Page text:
Taub Institute: Genomics Core
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TaubCONNECT Research Perspectives:
November 2015

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» #1 First Place: DREADDs Activation in the Medial Entorhinal Cortex (MEC) of EC-Tau Mice

» #1 First Place: Amyloid Precursor Protein (APP) is Ubiquitinated at Multiple Sites in the COOH-Terminal Domain as a Signal for Endosomal Sorting

» #1 F-box/LRR-repeat protein 7 is genetically associated with Alzheimer's disease

» #2 The keystone of Alzheimer pathogenesis might be sought in A╬▓ physiology

» #1 Stereotaxic Infusion of Oligomeric Amyloid-beta into the Mouse Hippocampus

» #2 Brain Amyloid Deposition and Longitudinal Cognitive Decline in Nondemented Older Subjects: Results from a Multi-Ethnic Population

» #1 Candidate genes for Alzheimer's disease are associated with individual differences in plasma levels of beta amyloid peptides in adults with Down syndrome

» #2 Gene-Wise Association of Variants in Four Lysosomal Storage Disorder Genes in Neuropathologically Confirmed Lewy Body Disease

» #1 SUMO1 Affects Synaptic Function, Spine Density and Memory

» #2 Connectivity and Circuitry in a Dish Versus in a Brain

» #1 Making Cognitive Latent Variables Manifest: Distinct Neural Networks For Fluid Reasoning And Processing Speed

» #2 Functional Network Mediates Age-related Differences in Reaction Time: a Replication and Extension Study

» #3 Self-Efficacy Buffers the Relationship between Educational Disadvantage and Executive Functioning

» #1 Specific Downregulation of Hippocampal ATF4 Reveals a Necessary Role in Synaptic Plasticity and Memory

» #2 Mediterranean Diet and Leukocyte Telomere Length in a Multi-ethnic Elderly Population

» #1 Cerebellum can serve as a pseudo-reference region in Alzheimer's disease to detect neuroinflammation measured with PET radioligand binding to translocator protein (TSPO)

» #2 Assembly and Interrogation of Alzheimer's Disease Genetic Networks Reveal Novel Regulators of Progression

» Neurotherapeutics: Rethinking Alzheimer's Disease Therapies

» #1 Dysregulation of microRNA-219 promotes neurodegeneration through post-transcriptional regulation of tau

» #2 Olfactory deficits predict cognitive decline and Alzheimer dementia in an urban community

» #3 Increased permeability-glycoprotein inhibition at the human blood-brain barrier can be safely achieved by performing PET during peak plasma concentrations of tariquidar

» Regulation of synaptic plasticity and cognition by SUMO in normal physiology and Alzheimer's disease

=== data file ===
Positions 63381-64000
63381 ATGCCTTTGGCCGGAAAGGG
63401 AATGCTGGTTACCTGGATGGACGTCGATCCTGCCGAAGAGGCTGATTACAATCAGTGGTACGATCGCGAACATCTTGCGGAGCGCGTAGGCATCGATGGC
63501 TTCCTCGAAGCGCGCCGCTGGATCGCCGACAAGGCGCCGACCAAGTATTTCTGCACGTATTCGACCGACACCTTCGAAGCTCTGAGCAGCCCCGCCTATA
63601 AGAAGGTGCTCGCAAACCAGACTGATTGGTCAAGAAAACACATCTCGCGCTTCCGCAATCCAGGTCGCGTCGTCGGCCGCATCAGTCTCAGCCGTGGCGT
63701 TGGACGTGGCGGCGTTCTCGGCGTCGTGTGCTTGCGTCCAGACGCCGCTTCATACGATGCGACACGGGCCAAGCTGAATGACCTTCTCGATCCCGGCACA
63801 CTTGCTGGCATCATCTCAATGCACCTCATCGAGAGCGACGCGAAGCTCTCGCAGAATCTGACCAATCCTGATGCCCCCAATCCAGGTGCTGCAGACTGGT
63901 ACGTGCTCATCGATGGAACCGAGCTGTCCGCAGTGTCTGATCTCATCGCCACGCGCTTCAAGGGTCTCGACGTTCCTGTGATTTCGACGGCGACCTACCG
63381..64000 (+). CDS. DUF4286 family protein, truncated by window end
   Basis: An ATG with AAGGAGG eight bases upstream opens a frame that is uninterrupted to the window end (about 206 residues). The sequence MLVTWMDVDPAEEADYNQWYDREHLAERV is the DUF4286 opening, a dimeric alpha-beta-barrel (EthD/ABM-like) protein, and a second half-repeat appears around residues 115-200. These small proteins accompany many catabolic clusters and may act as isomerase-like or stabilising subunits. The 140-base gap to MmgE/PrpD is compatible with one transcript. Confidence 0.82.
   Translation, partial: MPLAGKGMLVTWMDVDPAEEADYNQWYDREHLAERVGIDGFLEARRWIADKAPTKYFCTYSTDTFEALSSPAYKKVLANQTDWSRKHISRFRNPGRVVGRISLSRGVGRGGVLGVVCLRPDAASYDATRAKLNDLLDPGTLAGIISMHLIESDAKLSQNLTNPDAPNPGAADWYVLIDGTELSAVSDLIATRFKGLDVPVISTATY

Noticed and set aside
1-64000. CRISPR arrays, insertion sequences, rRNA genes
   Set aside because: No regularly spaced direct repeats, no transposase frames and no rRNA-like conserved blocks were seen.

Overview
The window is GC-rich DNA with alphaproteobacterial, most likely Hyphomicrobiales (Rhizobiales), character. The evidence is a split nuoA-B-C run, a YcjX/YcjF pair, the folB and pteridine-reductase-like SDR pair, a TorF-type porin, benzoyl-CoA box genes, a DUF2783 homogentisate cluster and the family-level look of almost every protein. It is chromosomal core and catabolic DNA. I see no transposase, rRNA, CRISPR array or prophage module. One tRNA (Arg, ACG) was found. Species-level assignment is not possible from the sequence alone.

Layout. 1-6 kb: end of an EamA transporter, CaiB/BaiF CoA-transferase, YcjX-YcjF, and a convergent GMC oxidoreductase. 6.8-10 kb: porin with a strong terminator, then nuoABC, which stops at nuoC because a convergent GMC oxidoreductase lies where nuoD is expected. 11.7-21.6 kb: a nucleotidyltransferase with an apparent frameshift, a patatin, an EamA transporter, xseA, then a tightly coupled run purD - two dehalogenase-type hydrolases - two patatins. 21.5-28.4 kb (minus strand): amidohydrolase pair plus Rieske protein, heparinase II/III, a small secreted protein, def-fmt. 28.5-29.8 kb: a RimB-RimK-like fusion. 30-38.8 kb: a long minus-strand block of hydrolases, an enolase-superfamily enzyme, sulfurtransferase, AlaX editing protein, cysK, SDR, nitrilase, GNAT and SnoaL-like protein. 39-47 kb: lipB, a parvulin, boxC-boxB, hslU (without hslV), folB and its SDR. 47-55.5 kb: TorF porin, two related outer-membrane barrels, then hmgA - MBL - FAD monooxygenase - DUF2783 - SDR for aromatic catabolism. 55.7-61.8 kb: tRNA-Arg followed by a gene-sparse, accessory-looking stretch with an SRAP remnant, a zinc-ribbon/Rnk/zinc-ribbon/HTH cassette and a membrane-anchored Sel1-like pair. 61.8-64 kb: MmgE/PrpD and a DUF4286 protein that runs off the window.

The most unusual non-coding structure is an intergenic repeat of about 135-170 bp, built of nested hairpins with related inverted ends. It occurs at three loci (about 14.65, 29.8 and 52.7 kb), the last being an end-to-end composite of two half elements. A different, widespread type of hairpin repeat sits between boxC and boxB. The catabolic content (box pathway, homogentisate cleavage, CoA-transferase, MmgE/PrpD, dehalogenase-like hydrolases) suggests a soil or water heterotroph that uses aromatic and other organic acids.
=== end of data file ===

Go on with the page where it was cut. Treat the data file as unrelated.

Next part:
» Lobar Microbleeds Are Associated with a Decline in Executive Functioning in Older Adults

» Targeting Axonal Protein Synthesis in Neuroregeneration and Degeneration

» Inbreeding among Caribbean Hispanics from the Dominican Republic and its effects on risk of Alzheimer disease

» Coding mutations in SORL1 and Alzheimer's disease

» First Place: Pathogenic Role of Formin-mediated Stable Detyrosinated
     Microtubule Inductionby Amyloid beta

» First Place: Differential responsiveness to entorhinal cortical input distinguishes CA1 pyramidal neuron subpopulations

» Soluble amyloid beta levels are elevated in the white matter of Alzheimer's patients, independent of cortical plaque severity

» A Time Course Analysis of the Electrophysiological Properties of Neurons Differentiated from Human Induced Pluripotent Stem Cells (iPSCs)

» Axonally Synthesized ATF4 Transmits a Neurodegenerative Signal across Brain Regions

» Olfactory Dysfunction in the Elderly: Basic Circuitry and Alterations with Normal Aging and Alzheimer's Disease

» Neurological disorders: Quality-control pathway unlocked

» Estrogen Receptor ┼ĺ┬▒ Variants Modify Risk for Alzheimer's Disease in a Multiethnic Female Cohort

» Combined suppression of CASP2 and CASP6 protects retinal ganglion cells from apoptosis and promotes axon regeneration through CNTF-mediated JAK/STAT signalling and Guidelines

» Local synthesis of TC10 is required for membrane expansion during axon outgrowth

» Dynamin 1 is Required for Memory Formation

» Behavioral Assays with Mouse Models of Alzheimer's Disease: Practical Considerations and Guidelines

» Biobanked Alzheimer's Brain Tissue Yields Living Neurons

» Picomolar Amyloid-ß Peptides Enhance Spontaneous Astrocyte Calcium Transients

The Reference Ability Neural Network Study: Life-time stability of reference-ability neural networks derived from task maps of young adults

Christian Habeck, PhD<    Yaakov Stern, PhD
Christian Habeck, PhD Yaakov Stern, PhD

As recently published in NeuroImage, a new study by Drs. Christian Habeck, Yaakov Stern, and colleagues analyzed the data of 191 normal adults in the age range 20 to 77 who were imaged in a functional Magnetic Resonance Imaging (fMRI) scanner while performing 12 cognitive tasks. The tasks were chosen to represent the 4 cognitive "Reference Abilities" (estimated with 3 different tasks per ability): (1) memory, (2) fluid reasoning, (3) perceptual speed, and (4) vocabulary. The first three of the abilities have generally been observed to decline with aging, while the fourth usually stays unchanged or even improves with aging. For the fMRI data, after some pre-processing and linear time-series modeling, the investigators had one activation map per participant for each of the 12 tasks available. They applied a relatively simple mathematical technique to the activation maps called "linear indicator regression" to derive four activation patterns underlying the four Reference Abilities. The derivation was only performed in the activation maps of the participants aged 30 and younger. Habeck et al. reasoned that the restriction to young adults would allow them to achieve the best possible manifestation of the underlying Reference Ability Neural Networks (RANNs), without any influence of aging.